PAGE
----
Software Design Fundamentals

Software development is the process of translating user requirements into some suitable form that assists the programmer in coding and implementing the software.

To assess user requirements, an SRS (Software Requirements Specification) document is created, while for coding and implementation, more specific and detailed requirements from a software point of view are needed. The output of this process can be directly used for implementation in programming languages.

Software development is the first step in SDLC (Software Development Life Cycle) that shifts focus from the problem area to the solution area. He is trying to indicate how to fulfill the requirements specified in the SRS.

Software development levels
Software development gives three levels of results:

Architectural design – architectural design is the highest abstract version of the system. It identifies software as a system with many components interacting with each other. At this level, designers receive an idea of the proposed solution.
High -level design. The design of a high level breaks the concept of architectural design “One object-non-component” into a less abstracted representation of subsystems and modules and displays their interaction with each other. High -level design is focused on how the system, along with all its components, can be implemented in the form of modules. It recognizes the modular structure of each subsystem and their relationship and interaction with each other.
A detailed design – detailed design deals with part of the implementation of what is considered as a system and its subsystems in the previous two projects. More details about modules and their implementations. It determines the logical structure of each module and their interfaces for communication with other modules.
Modularization is a method of dividing the software system into several separate and independent modules, which are expected to be able to perform the task (and) independently. These modules can work as basic designs for all software. Designers, as a rule, design modules so that they can be performed and / or compile separately and independently.

The modular design is unintentional follows the rules of the Strategy “Separate and conquer”, because there are many other advantages associated with the modular software design.

The advantage of modularity:

Smaller components are easier to support
The program can be divided based on functional aspects
The desired level of abstraction can be added to the program
Components with high cozhesia can be re -used again
Perhaps simultaneous execution
At one time, all software should be performed sequentially. Under sequential execution, we mean that the encoded instruction will be carried out one after another, which implies activation of only one part of the program at any time. Let’s say there are several modules in the software, then only one of all the modules can be found active at any time.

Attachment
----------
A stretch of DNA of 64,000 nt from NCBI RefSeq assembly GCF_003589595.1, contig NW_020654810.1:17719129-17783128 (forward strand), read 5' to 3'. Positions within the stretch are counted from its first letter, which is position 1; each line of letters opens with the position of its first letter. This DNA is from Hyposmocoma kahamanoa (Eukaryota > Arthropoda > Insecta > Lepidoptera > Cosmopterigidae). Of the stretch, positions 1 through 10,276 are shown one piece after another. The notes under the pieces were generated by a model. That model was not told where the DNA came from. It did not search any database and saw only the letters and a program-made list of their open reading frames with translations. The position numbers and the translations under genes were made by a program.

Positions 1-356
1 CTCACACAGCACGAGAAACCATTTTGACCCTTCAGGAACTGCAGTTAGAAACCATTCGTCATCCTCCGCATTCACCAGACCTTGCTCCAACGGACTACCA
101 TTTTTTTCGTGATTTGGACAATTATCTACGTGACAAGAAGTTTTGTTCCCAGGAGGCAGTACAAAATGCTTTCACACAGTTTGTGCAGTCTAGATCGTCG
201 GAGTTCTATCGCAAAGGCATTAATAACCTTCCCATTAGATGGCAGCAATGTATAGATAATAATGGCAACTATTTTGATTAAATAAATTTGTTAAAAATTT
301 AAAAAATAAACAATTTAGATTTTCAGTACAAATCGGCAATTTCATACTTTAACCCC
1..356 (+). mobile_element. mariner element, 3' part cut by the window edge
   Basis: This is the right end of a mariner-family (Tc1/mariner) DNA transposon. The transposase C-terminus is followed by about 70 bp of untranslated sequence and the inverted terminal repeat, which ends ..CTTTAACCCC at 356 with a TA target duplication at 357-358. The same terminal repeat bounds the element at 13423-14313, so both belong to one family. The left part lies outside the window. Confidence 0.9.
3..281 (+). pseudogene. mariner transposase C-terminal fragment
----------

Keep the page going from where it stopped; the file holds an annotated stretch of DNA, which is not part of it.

In the development of software, parallelism is realized by dividing the software into several independent units of execution, such as modules, and their parallel execution. In other words, parallelism provides software with the ability to perform more than one part of the code parallel to each other.

Programmers and designers need to recognize those modules in which parallel execution can be performed.

The function of checking spelling in a text processor is a software module that works along the text processor itself.

Clutch and clutch
When the software is modular, its tasks are divided into several modules based on some characteristics. As we know, the modules are a set of instructions collected together to solve some problems. Nevertheless, they are considered as a whole, but can refer to each other for collaboration. There are measures by which you can measure the quality of the design of the modules and their interaction between them. These measures are called clutch and cohesion.

Cohesion is a measure that determines the degree of intracedousness inside the elements of the module. The greater cohesion, the better the design of the program.

There are seven types of cohesion, namely –

Random rallying is an unplanned and random rally, which may be the result of the division of the program into smaller modules for modularity. Since this is unplanned, this can be misleading programmers and is usually not accepted.
Logical cohesion – when logically categorized elements are combined into a module, this is called logical cohesion.
Empoal Cohesion – when the module elements are organized so that they are processed at the same time, this is called temporary cohesion.
Procedure unity – when the module elements are grouped together, which are performed sequentially to complete the task, this is called procedural unity.
Communication cohesion – when the module elements are grouped together, which are performed sequentially and work with the same data (information), this is called communication cohesion.
Conservative clutch – when the module elements are grouped, because the output of one element serves as an entrance for another, etc., this is called a sequential clutch.

Communication is a measure that determines the level of interdependence between the program modules. He reports at what level the modules interact and interact with each other. The lower the connection, the better the program.

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